It points to a collapse in consent for the governing class, or the powerful, whichever narrative you subscribe to. On one hand it’s all the fault of the metropolitan liberal cultural elite that has been on a long march through our institutions, their values dominating universities, the public sector, the arts and charities, and even touching on to the agendas of business through corporate social responsibility, sustainability and the organisation Common Purpose. On the other hand, power is in the hands of a shadowy financial cabal, dominating big business, driving down competition, wages and protective legislation in order to increase its own profits.

Influence, then, is temporary, but class is permanent. Simply holding an office does not guarantee power and influence. Sir Alex Ferguson is no longer the manager of Manchester United but you couldn’t make a case that any of his successors have stepped into his shoes, or wielded anything close to his power. Possibly the only other figure to have adopted that mantle as community leader and sporting leadership icon is Jurgen Klopp.

And as successors go, has anyone in local government come close to replicating the Court of King Howard since the retirement of Sir Howard Bernstein as chief executive of Manchester City Council?

Dame Carol Ann Duffy may have completed her term as Poet Laureate, but she’s still a voice in the arts world, for what it’s worth. Guy Garvey may have moved to London since he married into the Rigg-Stirling dynasty, but he’s still a Northern voice with clout on the musical stage. And Peter Kay hasn’t performed for a few years but can still be relied upon to pull an audience with his homespun Northern turn.

The ebbs and flows of business have swept away the corporate titans who seemed unassailable and all-powerful in 2010.

Notably, John Whitaker, chairman of the Peel Group – then majority owners of the Trafford Centre and Liverpool John Lennon Airport – sat astride the list as the most influential Northerner. Who could defend that position now? Having diluted his stake to create the bigger Intu retail empire, the business has slowly drowned under a sea of debt, formally entering administration this year.

The onward march of the Co-operative Group seemed to be unstoppable in 2010, but by 2012 its chief executive Peter Marks was out and the group was in retreat as the financial crash and a governance crisis knocked his strategy for six. The Co-op is still a powerful force, but it’s telling that its most recent rebrand is about “back to being the Co-op” and stressing the local rather than wanting to break into the top ranks of UK retail.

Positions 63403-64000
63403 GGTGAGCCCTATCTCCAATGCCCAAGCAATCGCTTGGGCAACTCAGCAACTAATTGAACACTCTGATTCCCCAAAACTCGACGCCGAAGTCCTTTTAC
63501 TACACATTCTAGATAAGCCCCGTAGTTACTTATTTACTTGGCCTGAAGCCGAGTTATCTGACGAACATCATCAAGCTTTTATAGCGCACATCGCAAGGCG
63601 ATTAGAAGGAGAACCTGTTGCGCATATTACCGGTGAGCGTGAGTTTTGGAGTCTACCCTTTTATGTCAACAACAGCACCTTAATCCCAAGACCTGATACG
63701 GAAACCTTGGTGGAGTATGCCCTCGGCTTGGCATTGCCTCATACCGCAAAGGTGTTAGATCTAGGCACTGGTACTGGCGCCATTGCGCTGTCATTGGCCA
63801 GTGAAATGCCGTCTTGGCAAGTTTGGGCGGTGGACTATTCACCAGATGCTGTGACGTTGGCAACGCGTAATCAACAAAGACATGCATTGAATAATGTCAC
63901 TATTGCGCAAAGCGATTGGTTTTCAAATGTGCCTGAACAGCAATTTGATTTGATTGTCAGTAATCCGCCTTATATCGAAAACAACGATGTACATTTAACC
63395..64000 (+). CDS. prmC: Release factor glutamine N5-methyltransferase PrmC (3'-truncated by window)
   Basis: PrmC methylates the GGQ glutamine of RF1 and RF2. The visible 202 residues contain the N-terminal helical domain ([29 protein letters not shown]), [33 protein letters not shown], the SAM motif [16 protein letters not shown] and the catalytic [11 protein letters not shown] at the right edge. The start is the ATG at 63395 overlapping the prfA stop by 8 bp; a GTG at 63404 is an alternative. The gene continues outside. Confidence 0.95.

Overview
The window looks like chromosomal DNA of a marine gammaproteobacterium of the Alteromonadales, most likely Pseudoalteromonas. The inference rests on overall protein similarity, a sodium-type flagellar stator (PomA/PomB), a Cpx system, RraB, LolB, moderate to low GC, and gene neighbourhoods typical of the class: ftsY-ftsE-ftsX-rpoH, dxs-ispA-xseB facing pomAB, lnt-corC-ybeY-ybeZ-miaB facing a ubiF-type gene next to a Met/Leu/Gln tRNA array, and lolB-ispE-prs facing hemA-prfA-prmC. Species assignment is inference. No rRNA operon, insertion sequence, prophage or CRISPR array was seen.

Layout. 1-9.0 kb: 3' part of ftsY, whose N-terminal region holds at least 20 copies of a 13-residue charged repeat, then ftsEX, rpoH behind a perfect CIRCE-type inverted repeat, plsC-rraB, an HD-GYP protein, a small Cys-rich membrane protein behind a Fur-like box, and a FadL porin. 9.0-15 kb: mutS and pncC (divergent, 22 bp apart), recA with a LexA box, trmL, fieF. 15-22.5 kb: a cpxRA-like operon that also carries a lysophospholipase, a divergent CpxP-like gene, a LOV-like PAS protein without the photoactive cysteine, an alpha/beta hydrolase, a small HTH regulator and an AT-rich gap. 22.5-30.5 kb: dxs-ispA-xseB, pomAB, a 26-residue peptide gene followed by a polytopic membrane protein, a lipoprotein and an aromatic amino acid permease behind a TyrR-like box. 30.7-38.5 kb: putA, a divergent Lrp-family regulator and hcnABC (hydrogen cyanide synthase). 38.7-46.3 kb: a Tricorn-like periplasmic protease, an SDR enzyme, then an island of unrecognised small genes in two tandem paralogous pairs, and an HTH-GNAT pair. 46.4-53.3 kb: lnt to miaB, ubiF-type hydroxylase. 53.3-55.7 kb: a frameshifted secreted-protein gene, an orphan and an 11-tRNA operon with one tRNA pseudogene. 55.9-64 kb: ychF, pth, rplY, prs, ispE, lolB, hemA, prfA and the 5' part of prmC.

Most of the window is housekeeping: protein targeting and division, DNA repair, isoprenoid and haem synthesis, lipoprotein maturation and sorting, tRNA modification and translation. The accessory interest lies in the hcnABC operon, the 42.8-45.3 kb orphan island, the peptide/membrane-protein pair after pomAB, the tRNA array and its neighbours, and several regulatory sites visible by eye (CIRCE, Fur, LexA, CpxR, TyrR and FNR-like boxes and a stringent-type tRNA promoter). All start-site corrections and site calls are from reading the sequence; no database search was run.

Hardier family business owners are still there in post, and their businesses appear to be thriving at Mumtaz, Warburtons, Timpson and BetFred. Other corporate executives we rated as influencers at Greggs, Nissan, Sage and Drax have all moved on. But new forces emerge too. Locally the Hut Group was a few websites – now it’s a £4 billion-valued business based in Manchester. And while the Issa brothers from Blackburn owned a few petrol stations in 2010, last month they bought Asda.

Of the six MPs we included in 2010 only one is still in parliament, Ed Miliband – back on the opposition front bench after a bruising time as Labour leader and a backbencher, but still with very little real influence and not really identified as any kind of Northerner, other than as the MP for Doncaster. Also on the Labour side poverty campaigner Frank Field lost his Birkenhead seat after quitting the party in 2019 over anti-semitism, failing to retain the seat as an independent.

For the Conservatives, William Hague has retired and that architect of the Northern Powerhouse, George Osborne, sometime MP for the posh Cheshire seat of Tatton, has pursued a new career in the London local media. Another casualty of the decade has been the collapse in the influence of the Liberal Democrats, who started the decade as partners in a coalition government with the Conservatives. While most of their MPs were wiped out in 2015, Nick Clegg hung on until 2017, before quitting to join Facebook as a communications executive. As an indication of the Lib Dems’ waning fortunes, former coalition government minister Andrew, now Lord, Stunnell may have retired to the Lords, but his party’s successor to what was the safe seat of Hazel Grove has now lost three general elections, while Labour is now in control of his former council in Stockport.

That says a great deal about the shifting forces that shape how influence and power works. But we return to the questions we posed back in 2010: is it a bit of fun, voyeuristically pressing our noses up against the windows of the elites? Or actually, does power and influence seep up from the grassroots more than we perhaps appreciated.

Michael Taylor is the head of regional affairs at Manchester Metropolitan University and has recently completed an MSc in political science on the subject of networks and power in devolved English city regions. He still considers himself a journalist

Main image: Part of Big Issue North’s cover from 10 years ago